A critically ill Herefordshire teenager who won the right to die changed her mind and is now “feeling brilliant” after a heart transplant.
Hannah Jones’ father Andrew revealed that the 14-year-old leaukaemia and cardiomyopathy patient changed her mind because she was “enjoying her life” and wanted more of it.
The teenager, from Marden, won the right to die peacefully at home after years of illness instead of having the life-saving transplant doctors wanted to give her in January.
But when her kidneys suddenly stopped working last month, Hannah did a U-turn and signed a consent form.
She is now recovering well from surgery at London’s Great Ormond Street Hospital.
Father-of-four Mr Jones, a 44-year-old auditor, said: “I’m obviously really happy with her decision, but me and her mother didn’t put any pressure on her.
“Hannah’s change of mind came because she has enjoyed her life so much over the past year that she wanted more of it.
“I’m over the moon that the transplant was a success but it was a major operation and she has someone else’s heart inside her, so she’s just trying to get used to that.”
The father said he had been by Hannah’s bedside with wife Kirsty, a 43-year-old former nurse, and their other children Oliver, 12, Lucy, 11, and Phoebe, five, since the operation three weeks ago.
Transplant surgeons took six and a half hours to implant the new heart and Hannah was left in intensive care for two weeks following the operation.
But the new heart could add a further 25 years to Hannah’s life.
When the teenager was struck with kidney failure, she was unable to receive dialysis as her heart was only beating on one side and too weak to cope with treatment, meaning the heart transplant was her only hope and she was placed on the transplant list.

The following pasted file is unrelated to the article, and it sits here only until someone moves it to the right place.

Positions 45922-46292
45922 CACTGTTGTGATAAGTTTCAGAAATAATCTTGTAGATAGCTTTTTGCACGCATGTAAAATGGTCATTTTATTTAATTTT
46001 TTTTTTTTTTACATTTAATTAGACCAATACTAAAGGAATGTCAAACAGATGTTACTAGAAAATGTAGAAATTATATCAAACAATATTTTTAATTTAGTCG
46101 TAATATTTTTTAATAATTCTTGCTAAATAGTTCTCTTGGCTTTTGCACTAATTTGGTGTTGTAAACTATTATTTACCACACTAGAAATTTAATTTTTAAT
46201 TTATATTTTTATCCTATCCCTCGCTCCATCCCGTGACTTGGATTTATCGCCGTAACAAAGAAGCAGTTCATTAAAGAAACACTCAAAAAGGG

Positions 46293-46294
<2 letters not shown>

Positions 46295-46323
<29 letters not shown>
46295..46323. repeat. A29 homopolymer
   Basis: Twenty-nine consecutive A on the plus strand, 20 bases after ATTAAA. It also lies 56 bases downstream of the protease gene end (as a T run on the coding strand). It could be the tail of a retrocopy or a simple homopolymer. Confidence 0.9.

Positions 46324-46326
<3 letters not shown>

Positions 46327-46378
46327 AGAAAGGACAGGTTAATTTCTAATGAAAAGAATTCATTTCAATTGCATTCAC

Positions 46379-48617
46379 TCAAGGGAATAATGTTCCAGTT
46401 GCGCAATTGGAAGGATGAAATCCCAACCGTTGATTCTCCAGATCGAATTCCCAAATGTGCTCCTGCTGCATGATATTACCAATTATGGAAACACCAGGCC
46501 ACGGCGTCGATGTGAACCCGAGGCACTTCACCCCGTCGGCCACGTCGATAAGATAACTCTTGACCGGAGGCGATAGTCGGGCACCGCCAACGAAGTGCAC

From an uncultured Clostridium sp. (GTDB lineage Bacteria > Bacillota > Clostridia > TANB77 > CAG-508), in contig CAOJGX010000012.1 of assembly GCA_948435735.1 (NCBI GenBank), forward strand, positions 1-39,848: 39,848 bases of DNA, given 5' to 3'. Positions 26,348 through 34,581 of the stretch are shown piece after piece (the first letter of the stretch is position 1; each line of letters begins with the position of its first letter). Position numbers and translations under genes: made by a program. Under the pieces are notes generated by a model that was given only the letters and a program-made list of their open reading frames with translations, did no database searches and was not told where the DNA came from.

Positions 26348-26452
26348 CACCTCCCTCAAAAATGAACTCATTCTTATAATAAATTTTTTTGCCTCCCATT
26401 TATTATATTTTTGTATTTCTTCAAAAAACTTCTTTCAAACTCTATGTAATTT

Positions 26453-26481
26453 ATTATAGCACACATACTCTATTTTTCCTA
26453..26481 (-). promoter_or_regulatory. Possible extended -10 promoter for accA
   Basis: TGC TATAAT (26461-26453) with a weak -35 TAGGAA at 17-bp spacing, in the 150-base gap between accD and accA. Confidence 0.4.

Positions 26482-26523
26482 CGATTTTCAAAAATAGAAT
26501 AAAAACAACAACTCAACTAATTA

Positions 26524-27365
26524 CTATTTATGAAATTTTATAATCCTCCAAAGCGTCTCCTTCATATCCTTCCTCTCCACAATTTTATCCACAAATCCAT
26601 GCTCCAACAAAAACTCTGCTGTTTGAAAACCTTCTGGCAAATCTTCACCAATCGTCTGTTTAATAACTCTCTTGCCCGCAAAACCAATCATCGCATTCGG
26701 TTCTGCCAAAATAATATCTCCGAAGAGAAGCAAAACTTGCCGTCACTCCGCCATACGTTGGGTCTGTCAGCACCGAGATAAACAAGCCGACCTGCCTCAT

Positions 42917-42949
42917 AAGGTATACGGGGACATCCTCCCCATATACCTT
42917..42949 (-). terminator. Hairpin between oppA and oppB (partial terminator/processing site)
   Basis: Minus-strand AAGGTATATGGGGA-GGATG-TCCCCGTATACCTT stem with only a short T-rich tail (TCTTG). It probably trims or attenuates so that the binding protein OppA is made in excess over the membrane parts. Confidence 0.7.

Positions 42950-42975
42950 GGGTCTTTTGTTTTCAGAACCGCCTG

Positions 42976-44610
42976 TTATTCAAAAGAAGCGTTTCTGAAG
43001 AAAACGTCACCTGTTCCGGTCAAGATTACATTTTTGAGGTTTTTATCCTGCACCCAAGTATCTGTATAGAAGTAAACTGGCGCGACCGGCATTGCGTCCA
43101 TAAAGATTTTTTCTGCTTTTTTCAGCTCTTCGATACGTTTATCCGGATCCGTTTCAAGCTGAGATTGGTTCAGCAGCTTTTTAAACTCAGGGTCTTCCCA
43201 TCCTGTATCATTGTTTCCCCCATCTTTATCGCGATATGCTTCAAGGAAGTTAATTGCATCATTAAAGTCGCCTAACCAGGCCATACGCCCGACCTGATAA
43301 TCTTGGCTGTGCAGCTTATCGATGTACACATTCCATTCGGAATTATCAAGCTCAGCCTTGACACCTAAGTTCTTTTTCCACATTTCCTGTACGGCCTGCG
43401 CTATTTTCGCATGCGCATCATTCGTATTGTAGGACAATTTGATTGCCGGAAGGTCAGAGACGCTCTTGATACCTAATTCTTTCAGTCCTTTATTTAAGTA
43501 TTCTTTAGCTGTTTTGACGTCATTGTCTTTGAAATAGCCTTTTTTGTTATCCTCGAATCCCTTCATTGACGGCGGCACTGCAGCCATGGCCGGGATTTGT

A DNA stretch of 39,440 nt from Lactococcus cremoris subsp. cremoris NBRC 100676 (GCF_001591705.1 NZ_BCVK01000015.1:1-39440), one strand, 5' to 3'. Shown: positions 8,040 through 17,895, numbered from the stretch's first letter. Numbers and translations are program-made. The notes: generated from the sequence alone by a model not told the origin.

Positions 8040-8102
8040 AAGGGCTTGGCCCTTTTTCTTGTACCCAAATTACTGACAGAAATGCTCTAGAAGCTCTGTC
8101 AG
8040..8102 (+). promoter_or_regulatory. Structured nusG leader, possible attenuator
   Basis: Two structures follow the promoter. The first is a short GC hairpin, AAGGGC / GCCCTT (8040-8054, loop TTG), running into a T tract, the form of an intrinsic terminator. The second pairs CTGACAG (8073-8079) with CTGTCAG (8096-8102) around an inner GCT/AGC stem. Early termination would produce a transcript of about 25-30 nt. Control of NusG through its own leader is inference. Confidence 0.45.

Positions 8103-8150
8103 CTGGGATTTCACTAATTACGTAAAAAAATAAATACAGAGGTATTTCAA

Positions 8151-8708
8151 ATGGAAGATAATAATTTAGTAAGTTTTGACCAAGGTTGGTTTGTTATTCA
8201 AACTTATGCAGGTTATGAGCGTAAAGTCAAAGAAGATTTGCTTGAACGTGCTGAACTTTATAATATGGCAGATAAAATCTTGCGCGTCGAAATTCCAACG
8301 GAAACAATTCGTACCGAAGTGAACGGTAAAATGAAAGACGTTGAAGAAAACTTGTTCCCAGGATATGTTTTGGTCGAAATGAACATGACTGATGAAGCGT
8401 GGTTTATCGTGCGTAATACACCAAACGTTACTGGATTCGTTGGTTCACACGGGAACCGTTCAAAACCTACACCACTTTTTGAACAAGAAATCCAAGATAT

Hannah said: “I’m tired but I feel brilliant compared to before.
“It seems really weird because I can feel the heart beating in my chest much stronger than before - and I know it’s different.
“I can also feel my pulse better and I can feel the blood being pumped up through my body into my neck.
“I’m still quite nervous but I’m really glad it’s all over.
“The thing I am most looking forward to is getting out of hospital and going home to be with my family. I also want to see my cat Tails McFluff because I’ve really missed him.
“My big dream is to go on holiday next summer and swim in the sea with my little sister Phoebe.”
Hannah underwent six operations in the past two years, which only kept her heart working at 10 per cent capacity, and the youngster was adamant that she could not face more surgery despite only having six months to live.
Hannah’s mother Mrs Jones said: “The last thing she said to me before the anaesthetic kicked in was ‘I love you mum’.
“When she woke up ten days later she couldn’t talk to start off with, but the first things she managed to say out loud was ‘drink’.
“The doctors have said her recovery is going brilliantly so far which is fantastic and it’s just a waiting game really.
“It will be fabulous to have all the family reunited back at home where we belong, I’m really looking forward to that.”